Toyota Motor Corporation and Uber Technologies Inc. announced their new strategic alliance on Tuesday and partnership plans to expand the number of drivers available out there ready to pick up riders. The popularity of ride-hailing services has carmakers wanting to ensure their vehicles are the ones being driven and some, like Toyota, taking a financial interest.
The deal involves the Japanese auto manufacturer investing an unspecified amount in Uber, the largest ride-hailing service worldwide, and offering new, flexible leasing options for its drivers beyond its current program. The hope is that the car-leasing possibilities in various countries will encourage more people to sign up as Uber drivers and use the resulting fares to pay for the lease. While the car maker’s investment in Uber is not sizable or controlling, the plans unveiled today do ensure that both companies have a stake in their partnership’s success.
The car company and transportation app firm’s partnership is just the latest one being announced that pairs technology companies and the auto industry:
- General Motors invested $500 million in Lyft early in 2016, and that transportation service is testing a program that lets drivers rent GM autos reportedly for $99 per week and 20 cents per mile. They are also working on plans to test self-driving Chevrolet Bolts as a taxi service.
- Uber struck a deal with Enterprise Rent-a-Car that allows for rentals at $210 per week in select larger cities throughout the U.S.
- Apple Inc. invested $1 billion in Didi Chuxing Technology, which is China’s chief Uber competitor.
- Volkswagen invested $300 million in Gett, the Tel Aviv-headquartered service offering rides in cities across Europe.
- Daimler AG has also invested in start-ups developing transportation alternatives services a couple of years ago.
For the ride-sharing firms, the deals offer additional capital and, in most cases, cars. The programs help put more drivers on the roads.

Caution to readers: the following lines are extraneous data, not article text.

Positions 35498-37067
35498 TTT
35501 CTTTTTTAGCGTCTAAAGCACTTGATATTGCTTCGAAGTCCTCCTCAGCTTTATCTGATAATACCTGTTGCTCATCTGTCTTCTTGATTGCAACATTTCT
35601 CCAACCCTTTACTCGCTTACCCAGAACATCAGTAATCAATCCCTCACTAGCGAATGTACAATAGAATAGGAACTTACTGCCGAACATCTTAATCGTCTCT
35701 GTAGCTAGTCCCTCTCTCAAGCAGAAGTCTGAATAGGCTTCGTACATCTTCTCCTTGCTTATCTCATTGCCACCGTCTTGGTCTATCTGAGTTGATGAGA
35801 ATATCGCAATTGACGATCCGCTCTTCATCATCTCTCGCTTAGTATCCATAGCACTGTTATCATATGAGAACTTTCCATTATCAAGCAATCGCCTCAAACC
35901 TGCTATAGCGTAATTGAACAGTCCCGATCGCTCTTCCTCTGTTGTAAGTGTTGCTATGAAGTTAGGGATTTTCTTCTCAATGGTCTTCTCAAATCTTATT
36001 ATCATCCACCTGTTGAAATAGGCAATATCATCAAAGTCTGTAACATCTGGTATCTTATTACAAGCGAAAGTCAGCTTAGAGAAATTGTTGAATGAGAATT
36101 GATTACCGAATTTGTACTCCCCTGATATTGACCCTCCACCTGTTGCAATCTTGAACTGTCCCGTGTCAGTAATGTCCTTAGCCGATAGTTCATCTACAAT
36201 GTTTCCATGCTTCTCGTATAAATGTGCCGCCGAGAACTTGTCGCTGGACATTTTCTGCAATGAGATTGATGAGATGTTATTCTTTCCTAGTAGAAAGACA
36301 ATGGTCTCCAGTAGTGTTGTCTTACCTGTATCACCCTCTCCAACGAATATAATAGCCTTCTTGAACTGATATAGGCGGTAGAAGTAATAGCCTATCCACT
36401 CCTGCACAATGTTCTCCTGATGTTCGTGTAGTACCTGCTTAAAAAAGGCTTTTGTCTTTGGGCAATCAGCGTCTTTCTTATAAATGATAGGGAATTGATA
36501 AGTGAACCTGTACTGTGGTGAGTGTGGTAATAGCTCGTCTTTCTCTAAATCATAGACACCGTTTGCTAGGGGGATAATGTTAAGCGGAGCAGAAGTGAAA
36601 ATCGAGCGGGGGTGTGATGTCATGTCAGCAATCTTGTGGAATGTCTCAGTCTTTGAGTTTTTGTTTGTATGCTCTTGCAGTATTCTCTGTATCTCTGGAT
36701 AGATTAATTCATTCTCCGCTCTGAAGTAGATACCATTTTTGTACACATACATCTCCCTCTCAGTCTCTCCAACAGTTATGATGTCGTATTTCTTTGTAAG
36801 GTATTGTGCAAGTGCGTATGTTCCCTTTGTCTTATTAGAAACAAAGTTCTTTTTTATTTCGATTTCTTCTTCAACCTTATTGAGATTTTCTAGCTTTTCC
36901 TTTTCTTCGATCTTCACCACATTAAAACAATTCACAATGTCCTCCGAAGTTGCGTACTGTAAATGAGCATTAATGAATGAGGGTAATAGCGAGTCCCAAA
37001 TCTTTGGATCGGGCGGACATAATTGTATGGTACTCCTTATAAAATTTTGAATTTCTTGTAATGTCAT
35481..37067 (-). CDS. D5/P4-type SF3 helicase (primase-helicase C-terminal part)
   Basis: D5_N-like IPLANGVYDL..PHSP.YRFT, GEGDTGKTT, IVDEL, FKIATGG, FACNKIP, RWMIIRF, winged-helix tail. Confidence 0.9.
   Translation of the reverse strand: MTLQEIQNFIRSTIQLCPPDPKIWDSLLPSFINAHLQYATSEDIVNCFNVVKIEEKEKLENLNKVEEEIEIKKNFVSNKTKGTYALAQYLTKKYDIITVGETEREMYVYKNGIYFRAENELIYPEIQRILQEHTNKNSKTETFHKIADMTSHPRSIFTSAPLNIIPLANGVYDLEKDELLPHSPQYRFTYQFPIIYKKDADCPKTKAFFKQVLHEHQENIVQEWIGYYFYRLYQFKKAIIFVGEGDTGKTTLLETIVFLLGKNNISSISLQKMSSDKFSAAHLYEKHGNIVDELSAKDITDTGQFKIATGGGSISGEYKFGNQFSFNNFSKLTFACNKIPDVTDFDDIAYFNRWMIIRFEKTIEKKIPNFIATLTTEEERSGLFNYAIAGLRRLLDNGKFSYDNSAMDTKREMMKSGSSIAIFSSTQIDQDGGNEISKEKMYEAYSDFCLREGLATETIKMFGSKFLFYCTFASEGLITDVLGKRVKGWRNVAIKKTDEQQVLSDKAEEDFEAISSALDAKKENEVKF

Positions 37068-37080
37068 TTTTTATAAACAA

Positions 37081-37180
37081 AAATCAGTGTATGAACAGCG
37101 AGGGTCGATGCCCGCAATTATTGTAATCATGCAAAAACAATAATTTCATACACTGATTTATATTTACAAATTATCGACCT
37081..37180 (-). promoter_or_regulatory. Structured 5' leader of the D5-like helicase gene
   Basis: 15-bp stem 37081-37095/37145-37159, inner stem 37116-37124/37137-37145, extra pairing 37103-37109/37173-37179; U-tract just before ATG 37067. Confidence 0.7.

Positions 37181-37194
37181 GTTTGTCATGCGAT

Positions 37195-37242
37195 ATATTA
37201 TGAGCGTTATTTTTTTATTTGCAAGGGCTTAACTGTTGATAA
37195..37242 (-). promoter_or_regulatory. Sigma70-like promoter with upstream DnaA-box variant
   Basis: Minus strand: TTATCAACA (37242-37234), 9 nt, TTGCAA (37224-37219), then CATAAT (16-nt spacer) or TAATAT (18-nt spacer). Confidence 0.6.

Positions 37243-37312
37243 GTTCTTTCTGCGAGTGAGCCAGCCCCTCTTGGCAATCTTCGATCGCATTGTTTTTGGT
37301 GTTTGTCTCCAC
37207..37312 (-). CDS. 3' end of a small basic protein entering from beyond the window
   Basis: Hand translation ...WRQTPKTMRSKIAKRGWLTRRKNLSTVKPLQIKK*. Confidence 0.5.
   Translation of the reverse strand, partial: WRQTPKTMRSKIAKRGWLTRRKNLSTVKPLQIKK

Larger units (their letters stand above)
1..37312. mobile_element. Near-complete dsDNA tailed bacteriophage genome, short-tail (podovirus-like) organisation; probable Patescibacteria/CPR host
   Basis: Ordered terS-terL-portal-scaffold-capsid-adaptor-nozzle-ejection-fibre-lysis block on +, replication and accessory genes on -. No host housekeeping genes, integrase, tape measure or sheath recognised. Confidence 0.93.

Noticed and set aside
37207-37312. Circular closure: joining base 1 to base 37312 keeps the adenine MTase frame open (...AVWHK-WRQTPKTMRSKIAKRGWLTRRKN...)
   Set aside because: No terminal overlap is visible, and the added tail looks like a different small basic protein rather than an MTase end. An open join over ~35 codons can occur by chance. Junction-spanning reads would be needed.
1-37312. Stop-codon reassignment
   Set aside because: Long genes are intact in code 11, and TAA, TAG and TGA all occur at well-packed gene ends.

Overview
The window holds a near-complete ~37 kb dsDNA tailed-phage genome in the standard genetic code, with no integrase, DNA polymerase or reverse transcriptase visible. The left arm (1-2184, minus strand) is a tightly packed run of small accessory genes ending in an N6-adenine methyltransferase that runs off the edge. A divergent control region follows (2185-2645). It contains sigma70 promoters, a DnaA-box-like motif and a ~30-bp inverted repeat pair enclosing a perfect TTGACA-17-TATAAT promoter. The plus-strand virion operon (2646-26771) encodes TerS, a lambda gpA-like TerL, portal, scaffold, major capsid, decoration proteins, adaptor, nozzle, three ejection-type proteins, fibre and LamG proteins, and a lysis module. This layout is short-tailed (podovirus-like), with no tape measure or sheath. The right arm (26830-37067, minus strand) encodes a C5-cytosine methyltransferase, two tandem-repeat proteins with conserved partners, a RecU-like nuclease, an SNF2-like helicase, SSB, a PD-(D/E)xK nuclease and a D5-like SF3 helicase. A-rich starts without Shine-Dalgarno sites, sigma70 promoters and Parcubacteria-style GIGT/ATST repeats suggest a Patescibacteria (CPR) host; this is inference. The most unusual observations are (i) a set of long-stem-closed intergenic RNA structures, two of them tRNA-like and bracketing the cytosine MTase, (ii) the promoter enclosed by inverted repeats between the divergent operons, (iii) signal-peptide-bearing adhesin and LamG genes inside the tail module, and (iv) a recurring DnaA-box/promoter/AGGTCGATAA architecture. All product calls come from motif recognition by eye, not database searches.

For the auto industry, there is a realization that car usage and ownership patterns are changing. Clearly, the boom in people ride-sharing and convenience it offers is a potential threat to their sales long-term. It could mean fewer people buying cars in urban areas.
“Ridesharing has huge potential in terms of shaping the future of mobility,” commented Shigeki Tomoyama, who is the auto company’s senior managing officer, in the firm’s press release announcing the partnership. “Through this collaboration with Uber, we would like to explore new ways of delivering secure, convenient and attractive mobility services to customers,” he added.
Uber management also made a statement: “We’re excited that Toyota, the largest automobile manufacturer in the world, is making a strategic investment in Uber as part of a broader global partnership,” noted Uber’s chief business officer, Emil Michael. He acknowledged how popular their Japanese partner’s vehicles are with Uber drivers worldwide. Michael added, “We look forward to collaborating with Toyota in multiple ways going forward, starting with the expansion of our vehicle financing efforts.”
Through this partnership agreement, Toyota and Uber also announced that they plan to collaborate in other areas too, such as developing in-car applications for use by Uber drivers, sharing their respective research efforts, and inaugurating a Lexus and Toyota fleet program for Uber drivers.
Written and Edited by Dyanne Weiss
Toyota USA Newsroom: Toyota and Uber to Explore Ridesharing Collaboration
Wall Street Journal: Toyota and Uber Reach Investment, Lease Partnership
Bloomberg: Toyota Will Invest in Uber, Team Up on Auto-Leasing Program
Photo courtesy of Toyota Motor Corporation